As part of my research, I've been delving into some papers from other disciplines. Now I am a big fan of interdisciplinarity; I'm delighted by the move in economics to borrow from other disciplines like psychology, sociology, and history and hope that it accelerates. But... Man is there a lot of crap in other disciplines. I guess I shouldn't be surprised given the amount of crap churned out by economists, but still.

Take this anthro paper on the internet in Malaysia. First off, the writing is terrible:

Having visited putatively exemplary innovative spaces such as Silicon Valley, Cyberjaya planners were clearly convinced of the importance of creating an environment of interactive conduct.
This is anthropology guys, you know one of those liberal arts subjects that has no use in the "real" world. At the very least, you're supposed to be able to write! Reading this sentence makes me feel like I'm chewing on dried cow dung: too many needless polysyllabic words and irritating alliterations.

The kicker, which prompted me to write this post is the following:
If Southern California was the exemplary intelligent space on account of its ‘technical virtuosity and economic dynamism’ (Winner, 1992, p. 32), then its inhabitants--what Nigel Thrift has termed Homo Silicon Valleycus (Thrift, 2000, p. 688)--were imaginatively positioned at a global evolutionary apex in the minds of MSC planners.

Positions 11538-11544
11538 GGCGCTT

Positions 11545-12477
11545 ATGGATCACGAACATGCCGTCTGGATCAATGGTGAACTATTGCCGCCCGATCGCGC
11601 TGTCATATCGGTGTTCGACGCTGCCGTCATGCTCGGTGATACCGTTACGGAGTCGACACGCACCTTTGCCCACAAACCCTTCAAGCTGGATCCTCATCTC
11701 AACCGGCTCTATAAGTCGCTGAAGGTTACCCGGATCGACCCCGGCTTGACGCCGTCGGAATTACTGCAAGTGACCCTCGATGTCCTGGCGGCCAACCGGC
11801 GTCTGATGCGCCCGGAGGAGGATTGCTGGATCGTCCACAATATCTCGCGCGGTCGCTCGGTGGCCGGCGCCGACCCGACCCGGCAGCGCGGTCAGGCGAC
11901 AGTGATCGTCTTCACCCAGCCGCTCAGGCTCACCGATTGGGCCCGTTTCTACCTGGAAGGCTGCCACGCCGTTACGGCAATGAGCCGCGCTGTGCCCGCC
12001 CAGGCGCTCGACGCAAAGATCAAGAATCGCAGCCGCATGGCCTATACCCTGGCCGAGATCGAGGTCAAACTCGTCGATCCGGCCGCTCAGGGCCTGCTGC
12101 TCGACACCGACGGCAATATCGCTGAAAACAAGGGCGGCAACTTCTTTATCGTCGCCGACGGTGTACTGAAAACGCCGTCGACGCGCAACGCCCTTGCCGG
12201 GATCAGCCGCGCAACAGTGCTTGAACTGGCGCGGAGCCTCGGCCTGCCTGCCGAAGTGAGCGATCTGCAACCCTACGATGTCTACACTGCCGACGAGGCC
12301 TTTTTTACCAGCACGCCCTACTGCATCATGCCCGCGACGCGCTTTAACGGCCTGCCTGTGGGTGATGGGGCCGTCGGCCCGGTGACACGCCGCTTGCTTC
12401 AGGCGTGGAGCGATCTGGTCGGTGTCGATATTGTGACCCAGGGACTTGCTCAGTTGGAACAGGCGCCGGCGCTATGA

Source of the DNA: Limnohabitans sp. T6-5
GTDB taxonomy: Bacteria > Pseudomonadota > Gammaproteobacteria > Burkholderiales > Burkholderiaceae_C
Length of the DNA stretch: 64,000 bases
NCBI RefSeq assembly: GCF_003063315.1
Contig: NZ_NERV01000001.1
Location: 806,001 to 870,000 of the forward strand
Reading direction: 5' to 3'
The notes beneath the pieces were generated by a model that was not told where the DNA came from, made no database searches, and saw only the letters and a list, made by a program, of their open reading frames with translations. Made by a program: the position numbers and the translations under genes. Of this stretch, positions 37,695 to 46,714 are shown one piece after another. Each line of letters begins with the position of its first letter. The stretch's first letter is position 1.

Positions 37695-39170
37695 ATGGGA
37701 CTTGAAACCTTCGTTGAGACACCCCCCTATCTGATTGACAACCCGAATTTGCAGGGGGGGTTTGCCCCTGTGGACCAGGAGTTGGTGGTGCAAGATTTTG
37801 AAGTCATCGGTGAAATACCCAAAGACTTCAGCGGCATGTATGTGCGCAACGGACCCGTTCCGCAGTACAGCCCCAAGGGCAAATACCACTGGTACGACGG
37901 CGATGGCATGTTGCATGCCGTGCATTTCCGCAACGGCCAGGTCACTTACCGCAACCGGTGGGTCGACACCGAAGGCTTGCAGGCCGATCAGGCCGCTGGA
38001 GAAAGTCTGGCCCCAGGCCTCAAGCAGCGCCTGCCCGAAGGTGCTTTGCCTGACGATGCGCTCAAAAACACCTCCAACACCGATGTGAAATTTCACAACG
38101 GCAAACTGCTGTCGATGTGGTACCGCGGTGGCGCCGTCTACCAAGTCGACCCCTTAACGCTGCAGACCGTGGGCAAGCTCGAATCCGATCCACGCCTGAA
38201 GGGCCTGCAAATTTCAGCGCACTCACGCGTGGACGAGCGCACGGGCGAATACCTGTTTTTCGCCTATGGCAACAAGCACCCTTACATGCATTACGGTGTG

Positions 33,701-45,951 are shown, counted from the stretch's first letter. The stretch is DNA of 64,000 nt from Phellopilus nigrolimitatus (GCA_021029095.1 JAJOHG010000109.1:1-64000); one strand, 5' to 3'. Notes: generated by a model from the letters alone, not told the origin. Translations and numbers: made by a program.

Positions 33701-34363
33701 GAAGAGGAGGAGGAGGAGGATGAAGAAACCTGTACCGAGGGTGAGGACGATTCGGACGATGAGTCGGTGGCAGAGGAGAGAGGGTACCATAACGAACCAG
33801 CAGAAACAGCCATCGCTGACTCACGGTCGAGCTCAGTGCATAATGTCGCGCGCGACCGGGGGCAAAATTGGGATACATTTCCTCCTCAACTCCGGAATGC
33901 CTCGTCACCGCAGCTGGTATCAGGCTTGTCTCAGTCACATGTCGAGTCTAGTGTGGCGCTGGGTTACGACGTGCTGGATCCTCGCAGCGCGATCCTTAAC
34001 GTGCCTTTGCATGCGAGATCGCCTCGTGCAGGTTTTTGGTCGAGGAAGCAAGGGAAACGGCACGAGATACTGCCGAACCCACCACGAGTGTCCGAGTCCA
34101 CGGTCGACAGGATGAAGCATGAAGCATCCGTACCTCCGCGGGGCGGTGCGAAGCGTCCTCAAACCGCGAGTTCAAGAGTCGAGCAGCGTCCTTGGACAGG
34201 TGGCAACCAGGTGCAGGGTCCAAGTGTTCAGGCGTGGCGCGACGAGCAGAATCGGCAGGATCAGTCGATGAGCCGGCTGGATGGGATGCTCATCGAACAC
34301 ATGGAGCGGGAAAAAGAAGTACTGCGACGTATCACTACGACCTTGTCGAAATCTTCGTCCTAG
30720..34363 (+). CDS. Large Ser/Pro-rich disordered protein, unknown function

Aren't anthropologists supposed to do lots of field work, where they visit physical locations rather than simply reading about them in a book? These guys don't seem to know much about basic geography: silicon valley is in Northern California. You may think this is a tad nit picky on my part, but if you're supposed to be an expert in anthropological implications of new media, this is one thing I think you should know.

I don't see why they didn't just go the traditional route and write in a manner that is so incomprehensible that the paper is impossible to critique, like Homi Bhabha:

If, for a while, the ruse of desire is calculable for the uses of discipline soon the repetition of guilt, justification, pseudo-scientific theories, superstition, spurious authorities, and classifications can be seen as the desperate effort to 'normalize' formally the disturbance of a discourse of splitting that violates the rational, enlightened claims of its enunciatory modality.